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Book Review

Publisher's Note:

When fifteen-year-old Esme Silver objects at her father's wedding, her protest is dismissed as the action of a stubborn, selfish teenager. Everyone else has accepted the loss of Esme's mother, Ariane - so why can't she? But Esme is suspicious. She is sure that others are covering up the real reason for her mother's disappearance - that 'lost at sea' is code for something more terrible, something she has a right to know. After Esme is accidentally swept into the enchanted world of Aeolia, the truth begins to unfold. With her newfound friends, Daniel and Lillian, Esme retraces her mother's steps in the glittering canal city of Esperance, untangling the threads of Ariane's double life. But the more Esme discovers about Ariane, the more she questions whether she really knew her at all. This fresh, inventive tale is ideal for readers fifteen and under, including pre-teens keen to step up to YA. A wholly unique take on the genre, perfect for fans of Cornelia Funke or Ric…

Esme’s Wish

by Elizabeth Foster

Overall Book Review:

This is a sweet story about the love of a daughter for her missing mother.  Being a strong female lead, Esme is fifteen and narrates the story.  The affection she has for her mother has pushed her to think “outside the box.”  If you have a heart for mythology and folk lore, you might just love this one too.  The story is a gentle cross between Madeleine L’Engle and Rick Riordan’s style of writing.  A triangle of friendship is formed where Lillian and Daniel are just the friends Esme needs.  Lillian is the friend we all wish for, and Daniel’s love of adventure is inspiring.  The main characters are well-developed, likeable, and quite relatable.

The author paints a real world.  In the theater of my mind, I could see the wonder of this land, feel the cool touch of the water on my toes, and hear the sweet song of the Sirens.  Although a little sad at first, it was easy to become submerged in this story.  The author, Elizabeth Foster, hales from Australia and obviously has a passion for words.  Her creative word building has produced a story that’s a wonderful dash of dread and mystery all blended together to tell Esme’s story.  Rather than racing forward, the pacing of the story rolls along steadily and keeps the reader looking forward to the next piece of the puzzle that Esme finds.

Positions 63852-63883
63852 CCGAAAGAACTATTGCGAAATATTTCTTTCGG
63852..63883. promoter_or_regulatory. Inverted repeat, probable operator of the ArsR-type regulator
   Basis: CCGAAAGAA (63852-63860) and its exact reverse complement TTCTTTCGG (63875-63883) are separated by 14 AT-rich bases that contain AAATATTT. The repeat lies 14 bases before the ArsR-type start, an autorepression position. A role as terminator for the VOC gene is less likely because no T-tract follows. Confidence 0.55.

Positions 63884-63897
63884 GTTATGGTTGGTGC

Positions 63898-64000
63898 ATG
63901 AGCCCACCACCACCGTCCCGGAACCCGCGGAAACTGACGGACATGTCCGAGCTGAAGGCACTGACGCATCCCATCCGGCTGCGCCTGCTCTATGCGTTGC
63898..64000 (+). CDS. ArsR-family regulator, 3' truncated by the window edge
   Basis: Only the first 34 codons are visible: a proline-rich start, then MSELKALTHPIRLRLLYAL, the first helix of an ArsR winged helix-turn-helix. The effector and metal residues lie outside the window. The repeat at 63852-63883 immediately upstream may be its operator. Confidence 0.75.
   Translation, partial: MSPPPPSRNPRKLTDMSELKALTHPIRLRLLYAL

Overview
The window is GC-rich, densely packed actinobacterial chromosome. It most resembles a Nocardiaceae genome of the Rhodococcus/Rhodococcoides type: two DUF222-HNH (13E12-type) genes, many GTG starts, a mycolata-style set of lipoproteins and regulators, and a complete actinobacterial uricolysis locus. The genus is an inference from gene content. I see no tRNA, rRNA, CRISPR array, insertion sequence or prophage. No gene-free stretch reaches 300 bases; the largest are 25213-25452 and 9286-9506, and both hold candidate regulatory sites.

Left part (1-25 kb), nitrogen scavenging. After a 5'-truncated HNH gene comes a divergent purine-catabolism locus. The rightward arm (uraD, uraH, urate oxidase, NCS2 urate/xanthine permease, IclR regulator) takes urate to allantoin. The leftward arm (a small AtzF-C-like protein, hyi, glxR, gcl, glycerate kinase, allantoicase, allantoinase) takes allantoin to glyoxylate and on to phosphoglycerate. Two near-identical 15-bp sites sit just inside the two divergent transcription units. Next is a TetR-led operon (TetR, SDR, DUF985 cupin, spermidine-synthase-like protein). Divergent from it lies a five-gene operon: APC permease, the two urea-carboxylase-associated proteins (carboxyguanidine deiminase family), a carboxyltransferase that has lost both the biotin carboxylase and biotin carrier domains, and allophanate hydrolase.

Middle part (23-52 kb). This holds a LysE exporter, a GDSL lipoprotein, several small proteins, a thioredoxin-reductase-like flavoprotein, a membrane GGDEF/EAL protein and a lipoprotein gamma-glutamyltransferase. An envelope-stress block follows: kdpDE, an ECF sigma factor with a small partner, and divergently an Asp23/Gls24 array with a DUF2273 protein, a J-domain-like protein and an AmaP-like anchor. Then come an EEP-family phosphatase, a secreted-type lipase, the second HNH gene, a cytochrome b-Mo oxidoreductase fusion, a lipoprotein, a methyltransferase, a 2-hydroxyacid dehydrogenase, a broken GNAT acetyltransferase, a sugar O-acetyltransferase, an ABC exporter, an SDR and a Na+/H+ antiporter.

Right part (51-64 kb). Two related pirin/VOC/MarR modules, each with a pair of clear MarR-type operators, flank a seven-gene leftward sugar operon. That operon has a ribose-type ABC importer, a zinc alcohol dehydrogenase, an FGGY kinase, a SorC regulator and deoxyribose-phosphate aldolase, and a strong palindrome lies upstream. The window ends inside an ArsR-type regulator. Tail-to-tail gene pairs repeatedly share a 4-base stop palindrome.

Magic is used throughout the book but not in an overwhelming way.  Born with their “gifts,” the characters are expected to use them responsibly and for the good of others.  This is Elizabeth Foster’s first book and as good as this one is, I’m looking forward to future books.

This book was sent to Compass Book Ratings for review by Odyssey Books

Content Analysis:

Profanity/Language:  None 

Violence/Gore:  Mother lost at sea; teen girl pictures her mother on the bottom of the ocean floor being nibbled by fish, not gory; teen girl remembers when she was little and a boy accidentally set her hair on fire, some wounds, not gory; big beast try\ies to attack 3 teens; mention of during a time of occupation, the bad guys used to drop people off a tower for sport, some blood, a little gory; creepy sea creatures; teen girl attacked by creepy sea creatures, wounds, blood, gory wound; a teen boys face was previously burned and scarred; man attacks teen girl; ghost people defend teen girl and her mom, weapons.

Sex/Nudity:  None

Mature Subject Matter:

Magic, scientific experimentation (both with permission and without), death of mother, earthquakes. 

Alcohol / Drug Use:


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About the Reviewer

Reading a good adventure story has always been a vacation in the theater of my mind. When I’m stressed or just need to get away for a few minutes, I love the opportunity to climb into somebody else’s world. I didn’t enjoy reading until I was in the Air Force and building bombs in Korea; it was a wonderful distraction from the real world. (I tried bull riding, but it wasn’t exciting enough.)